Today’s post is about an amazing resource to help your student become a better reader. You probably haven’t heard of yet, but you will love me once you’ve read about it–Litpick.com.
When I was a kid we didn’t have many of the modern day conveniences. Of course, cell phones, tablets, microwaves or even auto control on our cars were created later. I remember the day our color television arrived. My brother and I watched cartoons for hours.
We didn’t have electric pencil sharpeners–just the grey metal ones that were screwed to the classroom wall. Then mechnical pencils came along which made pencil sharpeners pretty much obsolete. Not for me.
Call me crazy, but I think Ticonderoga pencils are the best made pencils to this day. Yes, I need a pencil sharpener for a Ticonderoga and I prefer the old metal ones.
I’m sorry, I’m not going to change.
We didn’t have the internet either–just the good old library with the card catalog system. If you don’t even know what a card catalog system is, you have no idea how laborious a process it was to do research for a paper much less find a good book to read.
Thankfully, not anymore…..
I remember reading groups and book reports. Oh my. Sometimes the books were unbelievably boring, but I loved the activities I would do after reading the book. One time I recall a friend scolding me because I drew a picture of one of the book’s scenes when I hadn’t even read the book yet. Oops.
From about fifth grade on, book reports were a tiresome activity. Generally, we would have to stand in front of the class and explain our reasons for liking or disliking the book we read. Remember?
I bet there isn’t a person in this country who hasn’t experienced the perils of reporting on a book. Ugh.
I always felt uncomfortable giving my opinion about a particular book. My worries surrounded my self esteem–what if I was wrong about the book and everyone else knew so and disagreed with me? (I imagine this anxiety spawned from my less than stellar comprehension of a plot.)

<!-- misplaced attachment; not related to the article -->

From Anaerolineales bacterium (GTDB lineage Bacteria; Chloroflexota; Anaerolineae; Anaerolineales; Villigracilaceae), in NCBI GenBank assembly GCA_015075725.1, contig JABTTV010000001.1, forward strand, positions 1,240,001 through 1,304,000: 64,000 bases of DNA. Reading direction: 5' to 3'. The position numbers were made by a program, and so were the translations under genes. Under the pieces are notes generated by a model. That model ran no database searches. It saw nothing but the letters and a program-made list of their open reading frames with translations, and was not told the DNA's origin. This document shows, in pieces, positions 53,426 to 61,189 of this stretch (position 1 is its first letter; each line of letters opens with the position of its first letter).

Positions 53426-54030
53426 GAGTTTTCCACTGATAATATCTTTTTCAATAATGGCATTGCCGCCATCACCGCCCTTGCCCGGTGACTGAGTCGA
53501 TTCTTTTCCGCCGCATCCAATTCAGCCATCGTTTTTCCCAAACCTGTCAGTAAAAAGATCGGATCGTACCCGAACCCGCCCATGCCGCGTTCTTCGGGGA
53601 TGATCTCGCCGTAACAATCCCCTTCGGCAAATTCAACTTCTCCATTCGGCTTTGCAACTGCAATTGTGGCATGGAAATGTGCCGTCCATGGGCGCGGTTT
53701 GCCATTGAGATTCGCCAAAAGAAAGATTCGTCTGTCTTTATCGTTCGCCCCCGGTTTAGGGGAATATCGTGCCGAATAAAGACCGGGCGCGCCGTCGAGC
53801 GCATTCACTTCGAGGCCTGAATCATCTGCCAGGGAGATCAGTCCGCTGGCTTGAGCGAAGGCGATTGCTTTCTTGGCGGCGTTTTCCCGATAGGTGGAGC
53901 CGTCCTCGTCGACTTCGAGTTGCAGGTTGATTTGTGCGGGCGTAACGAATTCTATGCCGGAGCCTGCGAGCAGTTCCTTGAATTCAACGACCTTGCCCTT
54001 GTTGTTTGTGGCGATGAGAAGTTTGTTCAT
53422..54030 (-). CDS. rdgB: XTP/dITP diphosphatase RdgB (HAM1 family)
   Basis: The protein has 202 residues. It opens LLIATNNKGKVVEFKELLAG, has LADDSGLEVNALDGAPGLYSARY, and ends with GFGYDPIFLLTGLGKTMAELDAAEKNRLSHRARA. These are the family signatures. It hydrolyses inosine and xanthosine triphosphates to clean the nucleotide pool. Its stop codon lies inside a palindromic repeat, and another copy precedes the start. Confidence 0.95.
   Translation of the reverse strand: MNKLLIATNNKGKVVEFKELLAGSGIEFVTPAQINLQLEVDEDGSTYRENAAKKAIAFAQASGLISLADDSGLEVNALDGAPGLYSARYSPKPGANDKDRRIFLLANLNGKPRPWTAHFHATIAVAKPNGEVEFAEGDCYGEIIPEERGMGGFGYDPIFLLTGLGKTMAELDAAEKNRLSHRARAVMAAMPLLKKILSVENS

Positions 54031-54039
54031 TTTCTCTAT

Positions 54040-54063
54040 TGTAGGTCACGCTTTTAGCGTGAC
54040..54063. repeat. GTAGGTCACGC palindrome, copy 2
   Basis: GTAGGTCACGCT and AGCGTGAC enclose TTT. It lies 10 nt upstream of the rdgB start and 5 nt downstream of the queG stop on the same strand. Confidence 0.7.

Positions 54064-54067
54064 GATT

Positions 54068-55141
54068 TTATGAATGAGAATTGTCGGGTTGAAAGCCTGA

I had no mentor to guide me in critiqueing a book. Our teachers left it all up to us. We were given a slew of questions from which to write our report, but none of those evaluators stuck with me.
I don’t have much patience for certain genre of books. That’s probably the reason I leapt over the reading of certain books and went straight to the enrichment activities. To this day, I am known (on occasion) to throw a book (paper back) across the room if it’s not keeping my attention.
Specific experiences from one’s schooling stay with us all our lives. One of mine is book reports. If today someone asks me to review her book, I still have a difficult time doing so.
You young whipper snappers are saved from the perils of book reporting.
You have Litpick.com. You lucky ducks!
Litpick.com is an international website for preteens through college to read and review books. Becoming a member is free and that’s only the beginning.
There are several ways you, your child or student will benefit from Litpick.com:
read FREE books of his choice from a large selection
learn to critique and compose a review with an adult mentor
strengthen reading, critical thinking and comprehension skills
publish the review and use a scoring system
receive several perks by continuing to review for Litpick (how cool!)
given the opportunity to be paid for their reviews
Like the old Ronco t.v. commercials—That’s not all…
An educator can create a book club for his students through Litpick, too. There is no limit to the number of readers in a book club. Check out the website for more details. http://Litpick.com
What a wonderful tool for your reader.
I discovered Litpick.com because I am an indie author. Since then, I have been featured on the Litpick Facebook page and written several blog posts for the monthly newsletter. I’m always on the hunt seeking reviewers for my award winning middle grade book, Bumbling Bea. Litpick.com and I are a great fit!
Authors have several options for receiving book reviews–free, medium pace or the fast track. This is a terrific service which gives the author choices in how quickly they require a review.
For a low cost, one’s book is displayed on the landing page, in the monthly newsletter, through Facebook and other social media. The review is posted to all major book stores–Amazon, Barnes and Noble and Goodreads. If an author wants more than one review this is possible, too.
I’m about to ask for another review of Bumbling Bea. Since it’s first printing in 2014, I’d made several edits to the story. I’d like an honest review from a student reader. Litpick.com is the best place to receive one.
I had no idea how valuable Litpick.com was when I first submitted Bumbling Bea three years ago. Boy, I do now.
Litpick has been recognized by the American Association of Librarians, Moms Choice Award Honoring Excellence and the Best Website for Independent Authors. Not too shabby, do you think?
Whether you are an indie author, a parent, a student or a teacher you owe it to yourself to check out Litpick.com
You won’t be disappointed.